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Johnny Kidd and the Pirates: Shakin' All Over

Souped up and modified cars, teens running wild in the streets striking fear into the hearts of citizens, booze'n'dope, loud music their parents hate . . . 

It could only be the Fifties, right?

Anyone who thinks low-riders or boy racers smoking weed and playing pounding hip-hop on their car stereos are a new phenomenon need only look back in history to find precedents: in the mid Fifties there were movies like The Wild One (Brando as a biker), Blackboard Jungle (Rock Around the Clock the theme music as schoolteacher Glenn Ford battles high school punks, among them a young Sidney Poitier) and Rebel Without a Cause (James Dean playing chicken in a car, Sal Mineo with a knife).

Those were just the most famous films, behind them were dozens of others including Hot Rod Girl (drag racing teens) and High School Caesar (hot rods and death) of 1956, Date Bait (1960, heroin and jealousy), The Rebel Set ('59, beatniks, robbery, a hip coffee shop) and T-Bird Gang ('59, robbery and a killing).

wildrideThese were classic (actually not that classic) B-grade flicks which starred people who went on to less than illustrious careers. Most stayed on the B list with a few exceptions such as Ed Nelson from T-Bird Gang who played Dr Rossi on the television series Peyton Place, and Chuck Connors (the cop in Hot Rod Girl) who played famous cowboy characters on the small screen, among them The Rifleman series 1958-63.

Most others ended up in films such as Dragstrip Girl, Beach Blanket Bingo, How to Stuff a Wild Bikini, Hot Rod Rumble and Night of the Blood Beast. The titles tell you about as much as you need to know. 

The most famous star to emerge from these juvenile delinquent movies was Jack Nicholson who starred as Johnny Varon, leader of a drag racing gang in The Wild Ride (1960). But as the liner essay to a new collection of these flicks Juvenile: Sinister Sons and Dangerous Daughters notes, "Nicholson went on to make many films worse than this".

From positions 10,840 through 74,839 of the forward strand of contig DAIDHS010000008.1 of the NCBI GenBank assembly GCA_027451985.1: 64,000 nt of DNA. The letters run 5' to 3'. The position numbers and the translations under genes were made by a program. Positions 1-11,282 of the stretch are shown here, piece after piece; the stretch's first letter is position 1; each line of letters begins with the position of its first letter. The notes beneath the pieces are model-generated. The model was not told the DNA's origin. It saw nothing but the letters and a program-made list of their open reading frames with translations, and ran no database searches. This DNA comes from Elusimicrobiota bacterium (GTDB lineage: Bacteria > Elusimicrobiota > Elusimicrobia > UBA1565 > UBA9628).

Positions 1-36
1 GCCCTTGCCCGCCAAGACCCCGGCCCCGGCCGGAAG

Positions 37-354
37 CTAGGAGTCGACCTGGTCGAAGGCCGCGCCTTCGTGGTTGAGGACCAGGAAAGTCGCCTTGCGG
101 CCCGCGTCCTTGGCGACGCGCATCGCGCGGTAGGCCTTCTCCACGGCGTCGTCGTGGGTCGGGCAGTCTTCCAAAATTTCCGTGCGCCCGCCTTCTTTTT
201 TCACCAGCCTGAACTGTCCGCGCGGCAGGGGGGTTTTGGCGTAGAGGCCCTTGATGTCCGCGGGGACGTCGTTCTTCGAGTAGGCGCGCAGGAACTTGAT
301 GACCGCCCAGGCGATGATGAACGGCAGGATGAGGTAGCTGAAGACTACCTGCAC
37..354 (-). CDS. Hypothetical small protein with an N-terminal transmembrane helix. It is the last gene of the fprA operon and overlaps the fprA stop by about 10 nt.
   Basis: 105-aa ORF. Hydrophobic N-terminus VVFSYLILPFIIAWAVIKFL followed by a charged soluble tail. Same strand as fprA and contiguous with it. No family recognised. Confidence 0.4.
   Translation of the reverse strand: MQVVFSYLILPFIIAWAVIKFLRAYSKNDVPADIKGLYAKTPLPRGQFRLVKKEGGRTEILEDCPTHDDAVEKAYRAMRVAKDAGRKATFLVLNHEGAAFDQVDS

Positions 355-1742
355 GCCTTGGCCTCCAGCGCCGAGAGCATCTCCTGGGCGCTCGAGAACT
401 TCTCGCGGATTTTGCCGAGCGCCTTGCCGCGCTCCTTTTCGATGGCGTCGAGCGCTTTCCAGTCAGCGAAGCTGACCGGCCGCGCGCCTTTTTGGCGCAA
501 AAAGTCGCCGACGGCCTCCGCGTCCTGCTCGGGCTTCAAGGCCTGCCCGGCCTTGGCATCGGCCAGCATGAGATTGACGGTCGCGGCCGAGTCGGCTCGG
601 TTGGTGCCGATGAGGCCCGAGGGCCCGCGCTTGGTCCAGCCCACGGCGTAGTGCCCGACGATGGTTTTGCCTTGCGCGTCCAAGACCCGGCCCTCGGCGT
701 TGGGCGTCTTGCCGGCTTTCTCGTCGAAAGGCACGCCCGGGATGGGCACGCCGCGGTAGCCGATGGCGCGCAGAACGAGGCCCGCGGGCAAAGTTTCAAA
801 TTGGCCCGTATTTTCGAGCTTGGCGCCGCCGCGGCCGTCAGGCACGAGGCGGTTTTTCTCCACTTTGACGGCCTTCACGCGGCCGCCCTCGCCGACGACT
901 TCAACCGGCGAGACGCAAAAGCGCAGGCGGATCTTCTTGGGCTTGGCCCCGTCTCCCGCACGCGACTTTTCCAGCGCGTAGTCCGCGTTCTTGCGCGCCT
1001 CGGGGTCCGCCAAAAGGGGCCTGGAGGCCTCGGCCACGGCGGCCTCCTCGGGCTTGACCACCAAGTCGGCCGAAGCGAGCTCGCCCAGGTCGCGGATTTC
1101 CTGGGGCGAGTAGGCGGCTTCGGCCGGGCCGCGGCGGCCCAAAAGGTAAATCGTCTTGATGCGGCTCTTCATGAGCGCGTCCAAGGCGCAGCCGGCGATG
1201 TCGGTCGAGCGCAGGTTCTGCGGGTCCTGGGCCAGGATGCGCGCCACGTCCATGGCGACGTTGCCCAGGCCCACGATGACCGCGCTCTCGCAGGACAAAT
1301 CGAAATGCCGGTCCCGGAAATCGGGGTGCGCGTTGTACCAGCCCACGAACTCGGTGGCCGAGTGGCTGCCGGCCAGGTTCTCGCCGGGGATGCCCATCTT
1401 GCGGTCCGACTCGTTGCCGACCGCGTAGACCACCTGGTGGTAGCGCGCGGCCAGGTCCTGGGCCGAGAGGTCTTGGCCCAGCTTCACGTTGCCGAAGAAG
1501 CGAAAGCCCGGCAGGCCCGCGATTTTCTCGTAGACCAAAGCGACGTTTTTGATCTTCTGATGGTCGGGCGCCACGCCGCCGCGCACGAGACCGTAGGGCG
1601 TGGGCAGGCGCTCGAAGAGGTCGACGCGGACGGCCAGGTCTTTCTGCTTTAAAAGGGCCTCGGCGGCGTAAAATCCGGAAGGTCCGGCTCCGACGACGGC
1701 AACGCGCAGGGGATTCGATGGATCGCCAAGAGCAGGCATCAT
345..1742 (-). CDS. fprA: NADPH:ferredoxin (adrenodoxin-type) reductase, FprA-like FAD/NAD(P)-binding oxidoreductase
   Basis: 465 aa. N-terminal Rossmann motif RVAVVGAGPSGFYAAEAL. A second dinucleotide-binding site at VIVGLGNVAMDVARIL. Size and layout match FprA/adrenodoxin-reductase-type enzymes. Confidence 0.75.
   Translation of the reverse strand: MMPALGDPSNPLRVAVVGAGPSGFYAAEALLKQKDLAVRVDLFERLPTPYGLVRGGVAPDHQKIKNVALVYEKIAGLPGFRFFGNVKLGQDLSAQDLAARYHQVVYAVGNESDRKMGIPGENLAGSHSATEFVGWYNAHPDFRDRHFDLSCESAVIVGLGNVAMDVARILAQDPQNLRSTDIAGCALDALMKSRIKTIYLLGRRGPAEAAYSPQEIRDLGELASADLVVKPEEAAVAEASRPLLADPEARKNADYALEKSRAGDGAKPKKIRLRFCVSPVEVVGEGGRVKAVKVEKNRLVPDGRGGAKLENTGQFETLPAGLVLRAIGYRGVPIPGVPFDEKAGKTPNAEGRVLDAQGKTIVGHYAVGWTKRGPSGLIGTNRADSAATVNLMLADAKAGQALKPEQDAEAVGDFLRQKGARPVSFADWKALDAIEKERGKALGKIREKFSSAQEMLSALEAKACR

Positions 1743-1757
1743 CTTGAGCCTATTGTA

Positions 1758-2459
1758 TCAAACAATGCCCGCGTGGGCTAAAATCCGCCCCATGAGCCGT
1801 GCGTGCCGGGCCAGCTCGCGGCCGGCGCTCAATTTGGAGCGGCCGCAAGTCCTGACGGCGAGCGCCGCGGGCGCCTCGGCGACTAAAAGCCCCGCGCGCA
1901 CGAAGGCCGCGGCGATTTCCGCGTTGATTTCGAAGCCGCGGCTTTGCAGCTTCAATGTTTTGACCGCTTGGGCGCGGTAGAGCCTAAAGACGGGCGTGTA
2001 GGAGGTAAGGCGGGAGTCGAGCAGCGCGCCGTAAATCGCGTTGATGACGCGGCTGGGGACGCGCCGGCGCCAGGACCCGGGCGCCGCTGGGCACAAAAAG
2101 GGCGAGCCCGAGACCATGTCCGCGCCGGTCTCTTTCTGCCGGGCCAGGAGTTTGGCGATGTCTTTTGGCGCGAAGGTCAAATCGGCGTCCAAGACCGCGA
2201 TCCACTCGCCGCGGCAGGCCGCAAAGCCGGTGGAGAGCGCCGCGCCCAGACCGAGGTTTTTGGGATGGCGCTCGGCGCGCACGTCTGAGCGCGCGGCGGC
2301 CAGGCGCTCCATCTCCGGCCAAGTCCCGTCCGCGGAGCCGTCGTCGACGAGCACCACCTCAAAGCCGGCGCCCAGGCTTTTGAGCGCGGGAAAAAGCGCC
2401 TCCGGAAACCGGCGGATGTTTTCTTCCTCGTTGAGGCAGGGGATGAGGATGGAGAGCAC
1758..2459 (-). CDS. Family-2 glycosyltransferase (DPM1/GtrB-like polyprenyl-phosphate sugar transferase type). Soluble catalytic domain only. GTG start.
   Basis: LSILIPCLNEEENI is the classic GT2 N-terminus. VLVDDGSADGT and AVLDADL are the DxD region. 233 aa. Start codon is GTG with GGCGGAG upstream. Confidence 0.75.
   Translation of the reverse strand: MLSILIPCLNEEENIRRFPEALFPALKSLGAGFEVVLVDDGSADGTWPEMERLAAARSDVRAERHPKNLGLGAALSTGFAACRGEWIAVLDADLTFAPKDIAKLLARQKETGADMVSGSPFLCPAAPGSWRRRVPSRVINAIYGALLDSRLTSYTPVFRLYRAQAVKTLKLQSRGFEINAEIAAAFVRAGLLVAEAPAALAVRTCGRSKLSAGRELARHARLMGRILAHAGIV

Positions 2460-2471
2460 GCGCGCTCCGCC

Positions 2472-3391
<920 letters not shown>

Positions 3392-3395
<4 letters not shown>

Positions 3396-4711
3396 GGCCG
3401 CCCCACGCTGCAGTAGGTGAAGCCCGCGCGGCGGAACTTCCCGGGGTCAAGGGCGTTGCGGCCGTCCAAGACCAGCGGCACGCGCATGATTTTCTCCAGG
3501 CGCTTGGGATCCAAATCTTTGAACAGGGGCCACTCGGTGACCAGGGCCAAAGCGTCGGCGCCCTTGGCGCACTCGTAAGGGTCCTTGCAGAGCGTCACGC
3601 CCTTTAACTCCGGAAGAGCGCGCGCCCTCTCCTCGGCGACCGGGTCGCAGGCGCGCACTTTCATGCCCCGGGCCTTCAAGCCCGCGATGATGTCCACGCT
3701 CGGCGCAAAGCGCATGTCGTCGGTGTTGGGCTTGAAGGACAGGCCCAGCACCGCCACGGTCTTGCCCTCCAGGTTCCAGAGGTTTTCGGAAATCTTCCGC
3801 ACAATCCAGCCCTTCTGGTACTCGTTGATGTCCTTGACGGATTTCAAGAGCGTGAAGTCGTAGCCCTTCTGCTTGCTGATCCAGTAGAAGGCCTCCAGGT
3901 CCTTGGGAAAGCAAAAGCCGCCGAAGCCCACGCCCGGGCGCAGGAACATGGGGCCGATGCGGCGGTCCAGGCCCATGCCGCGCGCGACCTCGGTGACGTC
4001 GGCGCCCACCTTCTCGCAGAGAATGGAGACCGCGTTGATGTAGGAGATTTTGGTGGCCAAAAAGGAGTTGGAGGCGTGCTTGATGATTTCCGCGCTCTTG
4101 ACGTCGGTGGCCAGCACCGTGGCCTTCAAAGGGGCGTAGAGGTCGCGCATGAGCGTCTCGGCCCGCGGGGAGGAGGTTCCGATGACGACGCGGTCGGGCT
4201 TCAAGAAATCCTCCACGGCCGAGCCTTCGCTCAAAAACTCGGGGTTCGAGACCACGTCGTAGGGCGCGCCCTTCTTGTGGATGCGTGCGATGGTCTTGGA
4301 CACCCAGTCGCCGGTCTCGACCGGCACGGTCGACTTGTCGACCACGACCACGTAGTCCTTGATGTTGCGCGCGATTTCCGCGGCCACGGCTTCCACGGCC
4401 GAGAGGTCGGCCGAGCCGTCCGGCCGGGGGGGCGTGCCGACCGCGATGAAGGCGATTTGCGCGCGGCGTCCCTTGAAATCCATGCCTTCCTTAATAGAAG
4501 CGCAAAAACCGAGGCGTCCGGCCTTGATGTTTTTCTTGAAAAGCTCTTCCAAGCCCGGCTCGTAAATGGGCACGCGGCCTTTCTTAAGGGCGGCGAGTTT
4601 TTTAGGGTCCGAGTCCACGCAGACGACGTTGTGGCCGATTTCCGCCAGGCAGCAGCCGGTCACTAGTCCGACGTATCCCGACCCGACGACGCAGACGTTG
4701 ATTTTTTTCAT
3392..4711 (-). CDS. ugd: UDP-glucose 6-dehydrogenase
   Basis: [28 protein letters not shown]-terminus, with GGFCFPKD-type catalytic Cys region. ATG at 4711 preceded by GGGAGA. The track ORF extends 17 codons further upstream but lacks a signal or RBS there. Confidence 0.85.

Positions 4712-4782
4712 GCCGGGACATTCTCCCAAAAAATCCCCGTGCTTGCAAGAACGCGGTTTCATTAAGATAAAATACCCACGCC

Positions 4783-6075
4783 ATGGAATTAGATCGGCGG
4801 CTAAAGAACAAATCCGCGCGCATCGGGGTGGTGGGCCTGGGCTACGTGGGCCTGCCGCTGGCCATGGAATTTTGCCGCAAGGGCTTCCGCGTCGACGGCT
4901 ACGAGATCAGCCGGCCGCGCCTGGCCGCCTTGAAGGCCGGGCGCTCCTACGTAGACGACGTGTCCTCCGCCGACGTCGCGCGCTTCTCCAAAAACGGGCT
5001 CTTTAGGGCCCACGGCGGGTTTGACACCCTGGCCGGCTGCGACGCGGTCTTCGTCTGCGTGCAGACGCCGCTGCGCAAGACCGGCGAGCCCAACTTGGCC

Many better of course.

This collection of delinquent movies pulls the main ones mentioned above but of as much interest are the public service docos also included: Boy in Court (1940) shows the options other than locking up these kids and throwing away the key (probation) and Boy With a Knife (1956) looks at why some kids are bad and how patience and time and trust can help turn them into good American citizens -- which, incidentally, looks like a very boring option in films like Hot Rod Girl.

There are also the shorts Why Vandalism (1955) Act Your Age ('49) and Tomorrow's Drivers ('54). Cool cars. Huge cars! 

sinisterThere is a charming simplicity to the notion of social rehabilitation, but that was part of the period and maybe it was even true. I doubt it work today, although you never know.

This collection (three discs, a booklet with backgrounders to the films) is a flashback to a more innocent time in many ways, although if you hauled the cars into the 21st century and added more colourful profanity you'd be recognising a lot of what passes for the current equivalent of "juvenile delinquency".

The weird thing is while the stories deal with the contemporary reality the soundtrack rarely matches what you think these teens might be listening to, it is mostly big band jive ("out there daddy-o") and not the rock'n'roll that had already emerged thanks to Bill Haley, Elvis Presley, Chuck Berry, Buddy Holly, Little Richard and others.

If you want to hear the soundtrack to the JD era then flick to the Loud Fast and Out of Control box set and check it out.

Most of these films move at an almost paralysingly slow pace (even the hot rods in some cases) but it is kinda nice to be in that era when one punch would knock someone out, a guy could slap and a girl and feel okay about it, and guns were only ever used if you were within a metre of the person you wanted to menace or kill.

Simpler times, huh? 

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MC - Apr 26, 2010

What a great clip - must track down the DVD! Reminded me of another two films I recently bought in the UK and well worth catching up with again. "Expresso Bongo" the 1959 film starring a young Cliff Richard and with Laurence Harvey providing the first cinematic insight into the world of rock and roll management, and the other being "Beat Girl". Both set against the sleazy Soho backdrop of London's west end at the turn of that particular decade, and the latter being withdrawn soon after release for it's risque subject matter - (the girl's ambition was to be a stripper for heaven's sake!)- there is a great John Barry soundtrack, a cameo from Oliver Reed and a fine performance from Christopher Lee. The acting is for the most part jaw-droppingly apalling, and yet somehow the overall effect fascinating - bring 'em on!!

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